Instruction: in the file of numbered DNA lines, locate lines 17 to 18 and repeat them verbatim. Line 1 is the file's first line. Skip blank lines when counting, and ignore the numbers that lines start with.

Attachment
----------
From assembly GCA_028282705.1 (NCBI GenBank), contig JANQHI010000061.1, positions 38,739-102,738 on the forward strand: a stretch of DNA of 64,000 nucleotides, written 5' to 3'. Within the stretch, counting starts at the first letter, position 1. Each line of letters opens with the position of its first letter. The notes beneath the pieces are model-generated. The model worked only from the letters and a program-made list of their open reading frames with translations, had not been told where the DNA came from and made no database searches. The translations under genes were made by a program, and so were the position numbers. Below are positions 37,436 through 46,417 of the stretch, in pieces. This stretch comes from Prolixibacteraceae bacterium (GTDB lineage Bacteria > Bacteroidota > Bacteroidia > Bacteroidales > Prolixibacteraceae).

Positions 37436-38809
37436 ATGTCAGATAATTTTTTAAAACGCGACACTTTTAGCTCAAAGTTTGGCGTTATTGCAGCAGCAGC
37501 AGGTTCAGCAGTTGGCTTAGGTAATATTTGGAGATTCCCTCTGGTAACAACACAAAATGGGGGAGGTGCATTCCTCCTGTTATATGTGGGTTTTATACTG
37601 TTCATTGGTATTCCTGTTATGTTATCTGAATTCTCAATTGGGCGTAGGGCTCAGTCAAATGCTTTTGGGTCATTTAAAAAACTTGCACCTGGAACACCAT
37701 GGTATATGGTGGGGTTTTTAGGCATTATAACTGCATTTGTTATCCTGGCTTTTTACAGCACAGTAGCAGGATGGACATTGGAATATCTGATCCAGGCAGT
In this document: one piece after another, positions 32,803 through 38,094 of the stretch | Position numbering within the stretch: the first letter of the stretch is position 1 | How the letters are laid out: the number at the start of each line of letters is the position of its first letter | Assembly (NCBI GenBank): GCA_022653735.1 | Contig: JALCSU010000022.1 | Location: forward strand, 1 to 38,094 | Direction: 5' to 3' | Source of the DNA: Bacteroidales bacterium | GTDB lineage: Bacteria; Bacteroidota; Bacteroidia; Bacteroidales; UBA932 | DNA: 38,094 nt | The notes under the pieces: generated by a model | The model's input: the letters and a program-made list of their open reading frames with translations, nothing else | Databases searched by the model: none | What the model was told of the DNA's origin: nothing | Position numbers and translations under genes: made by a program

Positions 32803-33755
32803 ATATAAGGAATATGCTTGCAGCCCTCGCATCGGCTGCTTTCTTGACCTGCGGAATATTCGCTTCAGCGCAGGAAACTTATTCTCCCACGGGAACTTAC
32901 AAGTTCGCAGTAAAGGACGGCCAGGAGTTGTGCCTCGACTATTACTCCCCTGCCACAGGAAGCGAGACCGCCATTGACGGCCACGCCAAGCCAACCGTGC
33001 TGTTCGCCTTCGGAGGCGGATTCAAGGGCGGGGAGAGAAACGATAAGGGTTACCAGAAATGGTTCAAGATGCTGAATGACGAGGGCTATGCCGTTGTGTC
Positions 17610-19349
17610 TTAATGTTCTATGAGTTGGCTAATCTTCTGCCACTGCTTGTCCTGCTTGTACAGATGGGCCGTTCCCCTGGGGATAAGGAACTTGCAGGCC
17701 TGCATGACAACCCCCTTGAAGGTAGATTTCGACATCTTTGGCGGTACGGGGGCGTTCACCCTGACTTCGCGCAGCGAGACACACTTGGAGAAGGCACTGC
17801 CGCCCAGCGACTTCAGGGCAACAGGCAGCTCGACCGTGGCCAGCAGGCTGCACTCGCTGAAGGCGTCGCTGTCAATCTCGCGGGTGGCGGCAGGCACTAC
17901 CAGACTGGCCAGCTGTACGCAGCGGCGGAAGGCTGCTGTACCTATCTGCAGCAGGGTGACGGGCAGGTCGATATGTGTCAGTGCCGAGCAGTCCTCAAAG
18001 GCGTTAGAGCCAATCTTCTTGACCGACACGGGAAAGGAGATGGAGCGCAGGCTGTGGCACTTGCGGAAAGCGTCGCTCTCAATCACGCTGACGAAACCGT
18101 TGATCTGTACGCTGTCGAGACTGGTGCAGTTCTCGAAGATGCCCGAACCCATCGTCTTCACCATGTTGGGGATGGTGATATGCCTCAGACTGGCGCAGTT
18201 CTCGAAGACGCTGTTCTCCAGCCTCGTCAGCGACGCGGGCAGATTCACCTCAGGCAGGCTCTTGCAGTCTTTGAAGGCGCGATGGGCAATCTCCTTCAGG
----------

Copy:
18001 GCGTTAGAGCCAATCTTCTTGACCGACACGGGAAAGGAGATGGAGCGCAGGCTGTGGCACTTGCGGAAAGCGTCGCTCTCAATCACGCTGACGAAACCGT
18101 TGATCTGTACGCTGTCGAGACTGGTGCAGTTCTCGAAGATGCCCGAACCCATCGTCTTCACCATGTTGGGGATGGTGATATGCCTCAGACTGGCGCAGTT